Why am I debating with myself about it then? One of the reasons is leisure time activities. I still find it very annoying to have to wear the pump during soccer. In general, I frequently have moments where I miss not being attached to anything. Although the pump can be disconnected, you still have the infusion site sitting around. Another thing is high readings. Though I do not have that many of them, every time they make me doubt in the function on the pump just as much as in my own actions in the hours before (did I miscalculate the carbs of my last meal, have I done anything different that may cause this, ect.). With injections there are not that many options to consider evaluating a high reading. Of course you can always doubt the absorption and general effect of the insulin, but usually it pins down a wrong assessment of dose size covering your last meal(s). With injections you can visually confirm that the insulin is going into your system by looking at the movement of the plunger move in the pen. With the pump you have no visual of where the insulin is going (I have tried having a leakage somewhere around the place where the tubing enters/connect with the site once, noticing it by an unexplainable high reading and a very wet site patch when I started a correction bolus).

I guess that what it all comes down to me not being totally comfortable with and trusting in the pump yet, despite the fact that I recognise the advantages of it. That is probably why I find it so difficult to evaluate. So far the list of disadvantages with the pump is longer than that of the advantages, but some of the advantages are compelling, so at the moment I guess it is more like a tie that may tip to either side.

Monday, September 04, 2006

More lows

Once again it has been a full week since my last post, and once again due to being busy, not really having time and energy left to sit down at the computer at night.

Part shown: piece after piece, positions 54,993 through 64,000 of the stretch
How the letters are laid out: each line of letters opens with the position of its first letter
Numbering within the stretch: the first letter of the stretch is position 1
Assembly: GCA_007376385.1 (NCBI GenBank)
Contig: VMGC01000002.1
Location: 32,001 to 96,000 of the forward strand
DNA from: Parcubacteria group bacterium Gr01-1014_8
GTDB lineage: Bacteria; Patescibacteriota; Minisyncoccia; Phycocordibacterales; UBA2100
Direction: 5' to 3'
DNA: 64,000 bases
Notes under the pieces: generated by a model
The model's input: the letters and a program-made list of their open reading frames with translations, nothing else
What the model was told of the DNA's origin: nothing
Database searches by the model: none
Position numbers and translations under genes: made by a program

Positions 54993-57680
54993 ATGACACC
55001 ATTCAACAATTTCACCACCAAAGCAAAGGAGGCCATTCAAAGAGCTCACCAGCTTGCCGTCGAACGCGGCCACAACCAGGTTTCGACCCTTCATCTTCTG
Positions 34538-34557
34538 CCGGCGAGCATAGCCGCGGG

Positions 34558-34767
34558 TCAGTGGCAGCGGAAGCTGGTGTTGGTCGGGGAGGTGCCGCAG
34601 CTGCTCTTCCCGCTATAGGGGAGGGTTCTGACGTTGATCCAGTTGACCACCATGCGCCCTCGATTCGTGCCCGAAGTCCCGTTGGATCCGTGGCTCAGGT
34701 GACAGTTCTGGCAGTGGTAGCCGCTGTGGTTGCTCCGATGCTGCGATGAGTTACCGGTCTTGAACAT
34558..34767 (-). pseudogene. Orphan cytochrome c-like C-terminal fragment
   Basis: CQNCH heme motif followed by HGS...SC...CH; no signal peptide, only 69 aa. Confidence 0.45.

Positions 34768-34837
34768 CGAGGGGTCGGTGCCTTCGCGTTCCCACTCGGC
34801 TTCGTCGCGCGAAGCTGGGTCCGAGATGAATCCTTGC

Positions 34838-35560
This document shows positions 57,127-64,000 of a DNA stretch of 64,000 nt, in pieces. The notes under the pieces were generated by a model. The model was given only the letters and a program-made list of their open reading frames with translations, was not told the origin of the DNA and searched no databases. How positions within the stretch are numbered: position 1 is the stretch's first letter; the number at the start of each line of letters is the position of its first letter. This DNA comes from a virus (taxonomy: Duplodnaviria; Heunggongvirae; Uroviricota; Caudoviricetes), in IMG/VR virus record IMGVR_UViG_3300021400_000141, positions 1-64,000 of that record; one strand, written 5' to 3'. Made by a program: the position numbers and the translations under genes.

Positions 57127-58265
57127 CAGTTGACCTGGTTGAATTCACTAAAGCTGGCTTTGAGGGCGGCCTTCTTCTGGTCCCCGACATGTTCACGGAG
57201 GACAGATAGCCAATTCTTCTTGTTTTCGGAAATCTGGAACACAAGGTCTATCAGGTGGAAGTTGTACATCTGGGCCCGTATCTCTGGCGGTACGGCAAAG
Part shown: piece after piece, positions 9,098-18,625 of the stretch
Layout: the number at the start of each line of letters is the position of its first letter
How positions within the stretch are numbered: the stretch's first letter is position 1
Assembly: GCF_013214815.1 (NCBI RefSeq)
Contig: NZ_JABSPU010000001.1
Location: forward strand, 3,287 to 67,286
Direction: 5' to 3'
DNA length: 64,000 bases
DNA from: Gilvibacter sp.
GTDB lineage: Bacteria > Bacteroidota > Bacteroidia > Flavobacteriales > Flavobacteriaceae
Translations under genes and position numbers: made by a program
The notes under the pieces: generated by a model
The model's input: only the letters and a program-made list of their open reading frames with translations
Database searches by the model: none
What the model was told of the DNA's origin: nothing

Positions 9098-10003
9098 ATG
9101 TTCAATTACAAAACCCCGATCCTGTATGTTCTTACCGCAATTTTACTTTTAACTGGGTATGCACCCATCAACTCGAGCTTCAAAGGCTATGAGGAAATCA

This last week my soccer team had 3 matches: Monday and Wednesday evening and Sunday afternoon. I played all three matches, only the one on Sunday full time, though.

Monday evening our opponent was the top team of our league, a team that will most likely be promoted to the Denmark’s series (3rd highest national league in women’s soccer in Denmark) by the end of this season. We meet them in the final match of the spring season, loosing that match 2-0, so we were top-motivated to take our revenge – and we did! We won 3-2 after having been behind twice in the match, so it was really a fight. I took part in the warm-up, but only played the second half. Still, the BG stayed in range (at least to my knowledge) as I was 8.0 (144) at the end – much better result than most of the other games I have played while being on the pump :-)

Wednesday’s match was against a lower ranging team, but we still managed to fall behind after only a few minutes play. Despite that we came back strongly and won 4-1! In this match I had a break of 20 minutes or so, and unfortunately had to fight the D a bit more. I started out at 5.1 (92), but during the first part of the first half I didn’t feel that fit, suspecting that the BG might be the culprit. I was replaced 35 minutes into the first half, and when I tested, I had a 3.1 (56) – no wonder my legs felt so heavy! I had reduced the basal to 65 % about an hour before the warm-up (I already run the lowest basal of the day in the hours from 3.30 to 6 PM, so doing a 35 % reduction gave me a basal similar to what I used in the first match – early afternoon – when I wore the Guardian sensor) and had it running like this for 1 h 30 min, but apparently that was not enough this time. I guess the fact that I already had the match of Monday plus all the ordinary exercise of my weekdays in the system may have played a role.